The Secular Value and Atheist Rejection of Sacred Texts

Discussion in 'Religion Archives' started by Nom-De-Plume, Jan 14, 2013.

  1. wynn ˙ Valued Senior Member

    Hence - What is that "on his own"?
    How can a person intuit something "on his own"?

    When directly confronted with a question like "Do you believe that you know The Absolute Truth?", few people would reply affirmatively, as this does seem a preposterous question, answering it affirmatively would be nothing less than the declaration of omniscience.

    Nevertheless, for all practical intents and purposes, people do believe that their opinions aren't merely opinions, but The Absolute Truth itself; ie. that the way they see things really is "how things really are", and not just a reflection of their subjective preferences.
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  3. wynn ˙ Valued Senior Member

    Then your experience is vastly different than mine.

    Although I by no means can say that I have "found God", progressively, my search for God has effectively undone many of the frustrations I have had about God. I have also experienced some beautiful things along the way, things I have never thought possible before.

    In that case, the problem may not be in the advice given in the scriptures.
    Scriptures give advice for how to attain a particular goal; not just any goal.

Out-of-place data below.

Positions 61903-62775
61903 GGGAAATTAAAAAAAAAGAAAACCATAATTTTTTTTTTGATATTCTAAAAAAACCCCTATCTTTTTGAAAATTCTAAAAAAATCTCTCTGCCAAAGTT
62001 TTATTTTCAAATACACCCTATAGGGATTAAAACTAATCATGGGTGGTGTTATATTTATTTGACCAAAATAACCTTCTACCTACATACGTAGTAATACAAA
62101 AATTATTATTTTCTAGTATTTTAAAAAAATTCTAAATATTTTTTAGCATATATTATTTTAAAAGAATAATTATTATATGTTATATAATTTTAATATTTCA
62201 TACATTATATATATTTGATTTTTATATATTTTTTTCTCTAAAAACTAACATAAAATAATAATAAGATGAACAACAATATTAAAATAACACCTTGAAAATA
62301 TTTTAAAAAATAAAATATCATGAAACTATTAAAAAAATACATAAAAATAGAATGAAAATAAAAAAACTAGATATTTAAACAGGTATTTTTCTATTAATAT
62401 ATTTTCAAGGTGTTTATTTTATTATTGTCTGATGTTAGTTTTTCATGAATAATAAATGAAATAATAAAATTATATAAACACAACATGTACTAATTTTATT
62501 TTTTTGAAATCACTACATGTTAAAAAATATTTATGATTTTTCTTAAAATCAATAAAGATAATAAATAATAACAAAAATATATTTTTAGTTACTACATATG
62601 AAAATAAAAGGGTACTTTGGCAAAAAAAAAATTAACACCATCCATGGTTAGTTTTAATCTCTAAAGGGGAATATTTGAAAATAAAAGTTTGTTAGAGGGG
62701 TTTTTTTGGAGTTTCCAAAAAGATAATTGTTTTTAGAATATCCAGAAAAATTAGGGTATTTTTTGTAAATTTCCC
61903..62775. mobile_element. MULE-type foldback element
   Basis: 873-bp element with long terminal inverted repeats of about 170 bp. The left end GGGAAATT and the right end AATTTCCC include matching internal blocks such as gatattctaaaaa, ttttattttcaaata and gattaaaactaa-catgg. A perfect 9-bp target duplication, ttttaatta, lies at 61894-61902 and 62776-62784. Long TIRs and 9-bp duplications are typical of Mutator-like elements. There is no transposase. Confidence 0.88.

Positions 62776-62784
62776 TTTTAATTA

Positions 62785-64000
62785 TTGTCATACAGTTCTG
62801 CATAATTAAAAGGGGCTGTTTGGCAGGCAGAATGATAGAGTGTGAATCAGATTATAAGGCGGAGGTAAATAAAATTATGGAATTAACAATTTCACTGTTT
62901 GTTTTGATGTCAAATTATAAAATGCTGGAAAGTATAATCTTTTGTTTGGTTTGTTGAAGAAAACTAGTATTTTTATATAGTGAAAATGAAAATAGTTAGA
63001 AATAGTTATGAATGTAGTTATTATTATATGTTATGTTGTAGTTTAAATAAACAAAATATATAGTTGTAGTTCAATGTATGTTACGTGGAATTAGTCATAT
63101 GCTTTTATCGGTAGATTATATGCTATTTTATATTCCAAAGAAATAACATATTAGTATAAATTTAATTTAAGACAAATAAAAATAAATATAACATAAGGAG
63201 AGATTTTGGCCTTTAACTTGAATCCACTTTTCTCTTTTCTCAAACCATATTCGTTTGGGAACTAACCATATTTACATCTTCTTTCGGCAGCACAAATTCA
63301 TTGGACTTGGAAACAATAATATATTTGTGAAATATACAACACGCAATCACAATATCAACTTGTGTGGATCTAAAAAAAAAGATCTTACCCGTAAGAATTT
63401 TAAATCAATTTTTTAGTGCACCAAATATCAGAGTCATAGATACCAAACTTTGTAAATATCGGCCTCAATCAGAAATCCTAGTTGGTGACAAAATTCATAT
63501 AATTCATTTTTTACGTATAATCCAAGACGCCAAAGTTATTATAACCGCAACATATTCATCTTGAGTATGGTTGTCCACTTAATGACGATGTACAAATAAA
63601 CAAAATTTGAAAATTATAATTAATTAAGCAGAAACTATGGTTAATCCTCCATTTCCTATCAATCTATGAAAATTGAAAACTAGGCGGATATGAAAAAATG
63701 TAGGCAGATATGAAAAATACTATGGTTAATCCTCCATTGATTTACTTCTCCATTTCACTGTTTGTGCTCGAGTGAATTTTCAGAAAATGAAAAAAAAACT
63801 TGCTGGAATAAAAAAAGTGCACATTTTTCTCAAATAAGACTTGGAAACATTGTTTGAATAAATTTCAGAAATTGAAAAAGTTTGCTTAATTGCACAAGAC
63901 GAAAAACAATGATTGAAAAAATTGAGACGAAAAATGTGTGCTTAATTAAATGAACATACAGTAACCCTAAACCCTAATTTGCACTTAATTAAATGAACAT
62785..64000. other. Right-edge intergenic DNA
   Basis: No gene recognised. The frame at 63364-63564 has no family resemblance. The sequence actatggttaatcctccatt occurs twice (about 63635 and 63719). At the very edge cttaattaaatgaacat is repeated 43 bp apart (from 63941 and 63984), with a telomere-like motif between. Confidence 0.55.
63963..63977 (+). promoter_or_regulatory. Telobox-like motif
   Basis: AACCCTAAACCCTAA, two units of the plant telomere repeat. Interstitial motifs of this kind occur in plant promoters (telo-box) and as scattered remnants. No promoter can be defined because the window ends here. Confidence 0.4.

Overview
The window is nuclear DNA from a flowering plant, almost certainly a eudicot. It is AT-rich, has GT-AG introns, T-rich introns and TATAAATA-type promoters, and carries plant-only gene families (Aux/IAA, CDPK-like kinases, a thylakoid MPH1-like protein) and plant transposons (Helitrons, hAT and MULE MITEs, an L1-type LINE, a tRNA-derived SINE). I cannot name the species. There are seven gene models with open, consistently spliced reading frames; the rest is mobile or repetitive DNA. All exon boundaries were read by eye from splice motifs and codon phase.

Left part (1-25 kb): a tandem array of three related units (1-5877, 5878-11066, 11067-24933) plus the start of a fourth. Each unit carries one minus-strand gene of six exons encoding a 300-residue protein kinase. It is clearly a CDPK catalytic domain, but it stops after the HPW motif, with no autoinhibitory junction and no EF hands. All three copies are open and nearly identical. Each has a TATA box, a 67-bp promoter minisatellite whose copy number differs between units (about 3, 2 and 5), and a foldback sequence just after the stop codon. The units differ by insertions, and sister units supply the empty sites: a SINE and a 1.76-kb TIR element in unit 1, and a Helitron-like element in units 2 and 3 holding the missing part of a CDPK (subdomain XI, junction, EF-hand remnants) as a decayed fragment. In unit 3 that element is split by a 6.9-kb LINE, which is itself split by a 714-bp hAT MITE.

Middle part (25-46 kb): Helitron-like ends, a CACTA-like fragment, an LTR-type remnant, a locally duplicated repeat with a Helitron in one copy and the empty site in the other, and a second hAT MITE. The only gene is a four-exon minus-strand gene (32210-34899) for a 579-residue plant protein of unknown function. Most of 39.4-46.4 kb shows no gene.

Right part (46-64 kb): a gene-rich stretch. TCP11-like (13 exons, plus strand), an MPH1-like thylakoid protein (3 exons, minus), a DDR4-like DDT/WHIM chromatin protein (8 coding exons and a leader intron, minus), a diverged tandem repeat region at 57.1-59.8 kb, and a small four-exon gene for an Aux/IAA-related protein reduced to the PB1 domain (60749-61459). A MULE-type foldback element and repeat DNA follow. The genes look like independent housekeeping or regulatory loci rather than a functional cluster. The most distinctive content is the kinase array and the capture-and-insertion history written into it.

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  5. James R Just this guy, you know? Staff Member


    If such a meme exists, I'm not aware of it. Certainly, the atheist community does not believe that the Bible, the Qu'ran or any other book is "holy" or inspired by any deity. Atheists believe that all such texts were written by human beings.

    In my experience, many atheists know the bible better than many Christians. So, they know it isn't a "perfect" book, or even a Good book (in the moral sense). The bible is a mixed bag. That's not to underestimate its huge impact on our civilisation, as you say:

    I agree with you.

    1) Do you believe sacred texts should be completely ignored, if one is Atheist?​

    It would be silly to try to ignore texts of such obvious influence, such as the bible and the Qur'an. Particular if you want to understand religion and religious people.

    2) Do you believe sacred texts can have secular value?​

    As literary works, poetry, philosophy - certainly. They also embody a particular worldview, or perhaps several worldviews that explain a lot of history.

    3) Do you believe that sacred texts are only retrogressive, or that historically, they have at times propagated progressive views and messages?​

    It's a mixed bag. For example, some of the laws in the Qur'an were quite progressive at the time they were written, yet the same laws are seen to be wanting in the light of modern political and social ideas.
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